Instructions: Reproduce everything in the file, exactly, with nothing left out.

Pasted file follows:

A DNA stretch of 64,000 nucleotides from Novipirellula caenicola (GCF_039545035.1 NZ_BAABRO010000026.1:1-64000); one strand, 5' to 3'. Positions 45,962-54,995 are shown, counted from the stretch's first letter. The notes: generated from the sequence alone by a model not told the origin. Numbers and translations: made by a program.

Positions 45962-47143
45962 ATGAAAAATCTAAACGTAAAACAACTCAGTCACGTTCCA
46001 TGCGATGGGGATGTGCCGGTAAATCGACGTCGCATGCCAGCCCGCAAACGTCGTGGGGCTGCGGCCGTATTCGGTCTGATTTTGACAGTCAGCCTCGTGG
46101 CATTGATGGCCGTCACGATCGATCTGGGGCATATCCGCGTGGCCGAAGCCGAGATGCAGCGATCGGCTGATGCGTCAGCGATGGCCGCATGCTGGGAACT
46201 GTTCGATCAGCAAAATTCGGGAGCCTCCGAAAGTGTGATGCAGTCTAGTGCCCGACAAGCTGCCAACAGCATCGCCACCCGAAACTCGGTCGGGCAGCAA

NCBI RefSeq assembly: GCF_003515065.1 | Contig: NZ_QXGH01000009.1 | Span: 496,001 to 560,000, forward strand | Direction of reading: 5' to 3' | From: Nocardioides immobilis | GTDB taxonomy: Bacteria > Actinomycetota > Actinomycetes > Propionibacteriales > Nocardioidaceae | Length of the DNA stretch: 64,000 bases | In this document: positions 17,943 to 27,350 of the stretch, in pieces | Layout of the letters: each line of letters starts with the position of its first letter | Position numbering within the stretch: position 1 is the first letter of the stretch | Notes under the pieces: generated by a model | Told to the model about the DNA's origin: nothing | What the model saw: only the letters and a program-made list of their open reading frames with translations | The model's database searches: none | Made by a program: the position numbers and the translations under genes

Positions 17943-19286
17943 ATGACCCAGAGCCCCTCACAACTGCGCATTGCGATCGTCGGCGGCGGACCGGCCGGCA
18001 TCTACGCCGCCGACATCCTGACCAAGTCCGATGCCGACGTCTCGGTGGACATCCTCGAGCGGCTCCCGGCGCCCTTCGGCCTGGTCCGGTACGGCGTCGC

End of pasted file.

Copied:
A DNA stretch of 64,000 nucleotides from Novipirellula caenicola (GCF_039545035.1 NZ_BAABRO010000026.1:1-64000); one strand, 5' to 3'. Positions 45,962-54,995 are shown, counted from the stretch's first letter. The notes: generated from the sequence alone by a model not told the origin. Numbers and translations: made by a program.

Positions 45962-47143
45962 ATGAAAAATCTAAACGTAAAACAACTCAGTCACGTTCCA
46001 TGCGATGGGGATGTGCCGGTAAATCGACGTCGCATGCCAGCCCGCAAACGTCGTGGGGCTGCGGCCGTATTCGGTCTGATTTTGACAGTCAGCCTCGTGG
46101 CATTGATGGCCGTCACGATCGATCTGGGGCATATCCGCGTGGCCGAAGCCGAGATGCAGCGATCGGCTGATGCGTCAGCGATGGCCGCATGCTGGGAACT
46201 GTTCGATCAGCAAAATTCGGGAGCCTCCGAAAGTGTGATGCAGTCTAGTGCCCGACAAGCTGCCAACAGCATCGCCACCCGAAACTCGGTCGGGCAGCAA

NCBI RefSeq assembly: GCF_003515065.1 | Contig: NZ_QXGH01000009.1 | Span: 496,001 to 560,000, forward strand | Direction of reading: 5' to 3' | From: Nocardioides immobilis | GTDB taxonomy: Bacteria > Actinomycetota > Actinomycetes > Propionibacteriales > Nocardioidaceae | Length of the DNA stretch: 64,000 bases | In this document: positions 17,943 to 27,350 of the stretch, in pieces | Layout of the letters: each line of letters starts with the position of its first letter | Position numbering within the stretch: position 1 is the first letter of the stretch | Notes under the pieces: generated by a model | Told to the model about the DNA's origin: nothing | What the model saw: only the letters and a program-made list of their open reading frames with translations | The model's database searches: none | Made by a program: the position numbers and the translations under genes

Positions 17943-19286
17943 ATGACCCAGAGCCCCTCACAACTGCGCATTGCGATCGTCGGCGGCGGACCGGCCGGCA
18001 TCTACGCCGCCGACATCCTGACCAAGTCCGATGCCGACGTCTCGGTGGACATCCTCGAGCGGCTCCCGGCGCCCTTCGGCCTGGTCCGGTACGGCGTCGC